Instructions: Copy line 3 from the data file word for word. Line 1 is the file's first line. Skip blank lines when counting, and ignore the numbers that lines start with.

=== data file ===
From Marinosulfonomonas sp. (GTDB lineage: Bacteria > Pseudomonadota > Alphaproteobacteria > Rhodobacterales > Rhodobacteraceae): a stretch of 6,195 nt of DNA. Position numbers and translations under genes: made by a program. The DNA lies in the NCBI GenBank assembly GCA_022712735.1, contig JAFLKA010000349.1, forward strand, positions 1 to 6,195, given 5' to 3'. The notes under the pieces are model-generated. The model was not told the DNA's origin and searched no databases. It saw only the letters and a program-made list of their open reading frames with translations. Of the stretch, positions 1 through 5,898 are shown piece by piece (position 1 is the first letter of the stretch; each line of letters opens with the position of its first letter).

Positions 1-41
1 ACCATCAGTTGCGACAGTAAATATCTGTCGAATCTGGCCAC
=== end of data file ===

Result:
1 ACCATCAGTTGCGACAGTAAATATCTGTCGAATCTGGCCAC